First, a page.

From the 2019 NYC Climate Action Summit to COP25 Madrid
Despite the clear weight of the issue at hand, prospects for significant steps forward at COP25 in December appear slim. COP26 in 2020 will be the last chance for national Paris Agreement plans to be updated before taking force. We should hope that world leaders show more urgency going forwards, although the Climate Action Summit provided little reason for optimism.
Preparing for the COP25 Madrid
The 25th Conference of the Parties will be held in Madrid, Spain, from December 2-13, 2019, after Chile withdrew as a host due to sociopolitical turmoil in the country. The annual COP meeting is the conference that governs the United Nations Framework Convention on Climate Change (UNFCCC) and, as a testament to the annual meeting’s influence, the Paris Agreement was negotiated at COP21 in 2015.
During the COP24 in Poland in 2018, rules concerning the implementation of the Paris Agreement were finalized, covering topics such as how emissions must be reported. The last COP was fractious in the wake of the IPCC report that suggested existing Paris commitments were not sufficient to stem a 1.5C increase. The report changed little at the time, but there is still time for national commitments to change before the agreement comes into force in 2020.
Results of the 2019 Climate Action Summit
The 2019 Climate Action Summit in New York City was widely regarded as somewhat disappointing. While the event ran smoothly, well-attended by enthusiastic governmental and corporate leaders, many of the ideas put forth sorely lacked the ambition that environmental activists, and United Nations organizers, had hoped for.
While many countries did announce new actions to tackle climate change, none of the key players announced concrete plans to build on their existing commitments to reduce greenhouse gas emissions. The United States and Brazil were silent. China simply stated that it would fulfill the promises made under the Paris Agreement 2015. India, despite promising to boost renewable energy capacity by 2022, did not address its growing dependence on coal.
Encouragingly, over 60 national leaders did announced plans to enhance their emission-cutting goals by 2020, although it is hard to ignore that most of them are from smaller countries. Despite all of their positive intent, small island nations, which are among the most vulnerable to climate change, cannot collectively prevent sufficient warming to stave off the sea-level rise set to devastate their economies. Even Mexico, easily the largest of the countries planning to ramp-up their contributions, is responsible for less than 2% of global greenhouse gas emissions.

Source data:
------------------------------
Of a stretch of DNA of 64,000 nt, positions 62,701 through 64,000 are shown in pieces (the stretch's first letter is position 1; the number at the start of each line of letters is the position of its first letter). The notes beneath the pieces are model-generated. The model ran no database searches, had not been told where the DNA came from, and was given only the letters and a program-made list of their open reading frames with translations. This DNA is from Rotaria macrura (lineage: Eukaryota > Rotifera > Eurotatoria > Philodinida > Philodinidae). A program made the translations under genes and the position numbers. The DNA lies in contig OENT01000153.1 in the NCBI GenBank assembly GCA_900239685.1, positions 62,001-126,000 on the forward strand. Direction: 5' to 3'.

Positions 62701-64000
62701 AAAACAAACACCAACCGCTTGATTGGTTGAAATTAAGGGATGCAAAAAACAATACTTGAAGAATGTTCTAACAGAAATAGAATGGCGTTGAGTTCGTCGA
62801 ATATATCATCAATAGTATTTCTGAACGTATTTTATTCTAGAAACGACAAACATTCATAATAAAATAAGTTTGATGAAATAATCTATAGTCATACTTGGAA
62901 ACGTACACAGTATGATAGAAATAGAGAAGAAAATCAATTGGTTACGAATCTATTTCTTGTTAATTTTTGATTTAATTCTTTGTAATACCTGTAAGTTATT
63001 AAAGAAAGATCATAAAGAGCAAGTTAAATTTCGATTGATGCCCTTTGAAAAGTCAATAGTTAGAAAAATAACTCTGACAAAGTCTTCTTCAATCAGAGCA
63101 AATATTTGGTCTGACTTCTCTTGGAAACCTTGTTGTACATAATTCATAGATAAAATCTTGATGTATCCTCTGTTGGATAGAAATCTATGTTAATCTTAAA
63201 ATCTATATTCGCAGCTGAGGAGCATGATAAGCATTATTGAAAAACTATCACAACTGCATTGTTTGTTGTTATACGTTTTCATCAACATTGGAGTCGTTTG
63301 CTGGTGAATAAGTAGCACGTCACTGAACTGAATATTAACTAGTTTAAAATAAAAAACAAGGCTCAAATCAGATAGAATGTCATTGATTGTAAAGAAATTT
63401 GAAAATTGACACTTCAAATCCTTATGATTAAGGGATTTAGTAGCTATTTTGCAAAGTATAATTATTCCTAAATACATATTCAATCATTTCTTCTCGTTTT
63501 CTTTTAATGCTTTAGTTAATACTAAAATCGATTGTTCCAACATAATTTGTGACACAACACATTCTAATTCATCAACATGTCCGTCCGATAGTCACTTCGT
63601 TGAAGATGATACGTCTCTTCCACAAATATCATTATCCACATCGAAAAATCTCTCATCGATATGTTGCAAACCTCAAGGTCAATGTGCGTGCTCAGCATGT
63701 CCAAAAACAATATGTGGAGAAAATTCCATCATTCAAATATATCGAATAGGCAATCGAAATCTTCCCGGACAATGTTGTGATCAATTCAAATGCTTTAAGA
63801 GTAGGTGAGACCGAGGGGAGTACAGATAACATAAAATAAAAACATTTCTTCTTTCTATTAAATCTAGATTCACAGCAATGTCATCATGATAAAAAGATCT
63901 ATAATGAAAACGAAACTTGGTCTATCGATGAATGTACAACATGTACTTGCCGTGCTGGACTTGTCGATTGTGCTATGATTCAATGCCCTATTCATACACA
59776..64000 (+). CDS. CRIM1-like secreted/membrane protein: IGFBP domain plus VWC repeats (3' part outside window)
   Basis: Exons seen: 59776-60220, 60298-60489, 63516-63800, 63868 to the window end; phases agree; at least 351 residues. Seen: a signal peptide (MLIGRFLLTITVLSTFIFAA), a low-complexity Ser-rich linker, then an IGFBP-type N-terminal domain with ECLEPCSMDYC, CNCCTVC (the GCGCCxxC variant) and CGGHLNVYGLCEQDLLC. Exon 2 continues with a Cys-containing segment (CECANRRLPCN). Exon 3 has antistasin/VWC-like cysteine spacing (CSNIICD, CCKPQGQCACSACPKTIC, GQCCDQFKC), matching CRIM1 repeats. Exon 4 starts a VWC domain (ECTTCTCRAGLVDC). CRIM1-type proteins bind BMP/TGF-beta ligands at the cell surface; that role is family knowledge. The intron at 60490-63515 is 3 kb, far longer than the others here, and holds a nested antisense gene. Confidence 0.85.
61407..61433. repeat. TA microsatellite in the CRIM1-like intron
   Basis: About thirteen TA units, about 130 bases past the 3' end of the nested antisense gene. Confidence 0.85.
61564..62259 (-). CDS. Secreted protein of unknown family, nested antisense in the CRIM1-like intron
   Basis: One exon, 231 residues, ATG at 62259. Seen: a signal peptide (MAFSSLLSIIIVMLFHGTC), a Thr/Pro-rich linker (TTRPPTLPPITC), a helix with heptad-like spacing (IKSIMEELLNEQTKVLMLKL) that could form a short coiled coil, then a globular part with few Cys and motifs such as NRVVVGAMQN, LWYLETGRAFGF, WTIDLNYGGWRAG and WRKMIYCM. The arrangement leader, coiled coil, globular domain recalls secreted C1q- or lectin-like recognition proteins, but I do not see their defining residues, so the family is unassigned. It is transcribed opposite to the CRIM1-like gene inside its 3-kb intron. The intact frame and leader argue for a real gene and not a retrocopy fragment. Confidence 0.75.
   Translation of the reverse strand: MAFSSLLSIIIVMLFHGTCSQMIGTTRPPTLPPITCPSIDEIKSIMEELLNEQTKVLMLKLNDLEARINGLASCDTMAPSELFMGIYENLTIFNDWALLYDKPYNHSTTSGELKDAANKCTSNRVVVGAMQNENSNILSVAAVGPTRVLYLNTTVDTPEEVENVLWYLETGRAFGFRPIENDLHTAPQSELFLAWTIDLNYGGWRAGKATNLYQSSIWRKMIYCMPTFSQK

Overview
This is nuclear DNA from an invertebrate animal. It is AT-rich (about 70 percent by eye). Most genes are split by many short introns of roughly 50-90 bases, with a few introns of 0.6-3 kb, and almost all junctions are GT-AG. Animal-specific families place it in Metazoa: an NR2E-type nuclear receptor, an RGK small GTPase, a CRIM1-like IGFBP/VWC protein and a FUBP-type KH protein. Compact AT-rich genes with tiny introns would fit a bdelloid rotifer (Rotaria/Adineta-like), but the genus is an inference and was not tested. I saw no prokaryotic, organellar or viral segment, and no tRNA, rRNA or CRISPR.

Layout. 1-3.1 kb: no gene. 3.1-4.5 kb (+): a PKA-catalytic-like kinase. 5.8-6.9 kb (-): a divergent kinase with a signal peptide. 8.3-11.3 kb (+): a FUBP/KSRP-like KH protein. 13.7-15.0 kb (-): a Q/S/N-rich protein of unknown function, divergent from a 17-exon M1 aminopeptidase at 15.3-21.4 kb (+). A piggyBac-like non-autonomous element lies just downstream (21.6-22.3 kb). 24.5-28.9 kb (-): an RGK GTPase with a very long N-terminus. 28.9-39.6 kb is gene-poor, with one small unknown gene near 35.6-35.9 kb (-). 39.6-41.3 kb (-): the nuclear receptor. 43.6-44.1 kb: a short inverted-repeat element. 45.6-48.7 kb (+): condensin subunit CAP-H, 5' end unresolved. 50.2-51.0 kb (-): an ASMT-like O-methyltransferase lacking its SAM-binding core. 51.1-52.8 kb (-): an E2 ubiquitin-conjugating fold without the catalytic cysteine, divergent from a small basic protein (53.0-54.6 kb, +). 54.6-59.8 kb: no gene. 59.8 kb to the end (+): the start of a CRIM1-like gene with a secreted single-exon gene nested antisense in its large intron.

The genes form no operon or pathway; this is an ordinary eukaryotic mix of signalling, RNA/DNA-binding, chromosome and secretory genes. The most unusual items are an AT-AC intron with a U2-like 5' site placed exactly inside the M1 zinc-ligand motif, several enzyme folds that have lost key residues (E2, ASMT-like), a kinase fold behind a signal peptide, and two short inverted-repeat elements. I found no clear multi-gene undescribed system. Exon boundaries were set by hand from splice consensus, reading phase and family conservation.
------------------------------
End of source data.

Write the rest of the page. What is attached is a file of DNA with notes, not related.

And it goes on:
As was the case during the 2018 summit, local governments, along with private companies and investors, generated most of the highlights, with a variety of coalitions and initiatives launched to promote investment, ethical asset holding, and technology development. One exciting outcome involved 87 major companies, including Ikea, L’Oréal, and Nestle, announcing commitments to align their businesses with requirements to keep global warming below 1.5C. Elsewhere, giants of the global shipping industry, traditionally a hard-to-abate sector, launched the Getting to Zero coalition, tasked with producing zero-emission vessels by 2030. The United Nations also set in motion the Climate Investment Platform, which seeks to mobilize $1 trillion in clean energy investment in developing nations by 2025.
In the days leading up to the summit, the World Meteorological Society released the ‘United in Science’ report, which compiles recent key findings from the world of climate research. Among other alarming details, experts report that 2015-2019 is set to be the Earth’s warmest five-year period on record, glacier mass loss over the same timeframe is the greatest on record, and greenhouse gases in the atmosphere are at their highest concentrations for 3-5 million years. Immediately after the summit, the Intergovernmental Panel on Climate Change released its own ‘Special Report on the Ocean and Cryosphere in a Changing Climate.’ The cryosphere refers to frozen parts of the planet which, along with the oceans, are crucial to countless ecosystems yet increasingly at risk due to industrial emissions.
Despite the clear weight of the issue at hand, prospects for significant steps forward at COP25 in December appear slim. COP26 in 2020 will be the last chance for national Paris Agreement plans to be updated before taking force – we should hope that world leaders show more urgency going forwards, although the Climate Action Summit provided little reason for optimism.